In recent years, “conflict minerals” have gained the attention of consumers, politicians, and major companies. With the passage of recent mandates, corporations will now need to publish information about conflict mineral use within their business. It will also require mineral suppliers to audit their own supply chains and report any relevant conflict mineral information to purchasers.
The widespread concern about the use of conflict minerals highlights the importance of broader corporate social responsibility (CSR) policies. CSR has become more important to organizations in recent years, especially as they look to implement more sustainable practices; improve social capital in the areas where they conduct business; and simultaneously ensure their brand is protected from negative equity associated with the practice of buying and using conflict minerals.
Regarding conflict minerals, companies can make the choice to avoid purchasing tin, tungsten, tantalum, and gold from these regions. This decision can contribute to improving local conditions, refusing to support armed groups, and building a better reputation with consumers.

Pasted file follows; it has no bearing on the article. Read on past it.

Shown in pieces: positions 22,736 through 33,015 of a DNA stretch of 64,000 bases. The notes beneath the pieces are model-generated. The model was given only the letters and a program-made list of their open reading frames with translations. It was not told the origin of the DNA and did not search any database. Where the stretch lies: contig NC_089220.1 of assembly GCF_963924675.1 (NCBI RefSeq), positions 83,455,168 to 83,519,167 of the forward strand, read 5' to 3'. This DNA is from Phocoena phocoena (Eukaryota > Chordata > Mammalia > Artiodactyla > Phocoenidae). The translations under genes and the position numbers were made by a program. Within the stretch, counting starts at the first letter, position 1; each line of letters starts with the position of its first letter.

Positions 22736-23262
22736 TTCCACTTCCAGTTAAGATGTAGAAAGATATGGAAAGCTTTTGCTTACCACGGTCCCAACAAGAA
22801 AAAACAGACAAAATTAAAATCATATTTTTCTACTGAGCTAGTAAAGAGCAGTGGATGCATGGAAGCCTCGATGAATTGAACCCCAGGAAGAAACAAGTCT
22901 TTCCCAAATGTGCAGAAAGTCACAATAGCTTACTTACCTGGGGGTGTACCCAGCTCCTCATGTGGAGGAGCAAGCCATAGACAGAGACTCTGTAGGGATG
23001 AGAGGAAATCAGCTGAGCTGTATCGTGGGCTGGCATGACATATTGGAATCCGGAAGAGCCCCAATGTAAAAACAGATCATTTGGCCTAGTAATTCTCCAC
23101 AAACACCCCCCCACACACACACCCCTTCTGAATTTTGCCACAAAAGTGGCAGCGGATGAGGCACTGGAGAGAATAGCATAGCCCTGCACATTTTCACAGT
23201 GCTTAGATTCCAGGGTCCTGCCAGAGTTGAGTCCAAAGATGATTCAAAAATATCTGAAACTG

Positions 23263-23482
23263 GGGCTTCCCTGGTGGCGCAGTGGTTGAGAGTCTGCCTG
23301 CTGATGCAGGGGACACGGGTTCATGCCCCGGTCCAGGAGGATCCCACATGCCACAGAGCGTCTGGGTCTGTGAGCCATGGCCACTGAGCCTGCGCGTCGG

Suppliers that take the initiative to free their own supply chains of conflict minerals may be able to establish stronger ties with purchasers that are trying to improve social responsibility and make a positive impression on stakeholders and consumers.
Consumers are also increasing their awareness of how companies treat the environment, their workers, and the local populations where manufacturing or mining processes takes place. In turn, they are becoming more discerning when it comes to purchasing products. This trend could have a very real financial impact when one brand offers goods “free from conflict minerals” and a competitor hasn’t taken the same initiative.
New legislation will make it necessary for companies to disclose their conflict mineral use, but for businesses that take extra CSR steps, the new regulations may help to enhance their standing with consumers.
Organizations that take the extra steps to not only adopt the new rules but enforce them within their supply chain may enhance their standing with consumers and relevant pressure groups. For those businesses that have not yet implemented a supply chain risk mitigation strategy, accuracy and timeliness will be essential to monitoring conflict minerals.
A third-party supply chain qualification and management provider can help ease the information gathering burden and ensure that the business is taking the appropriate steps to report conflict mineral use.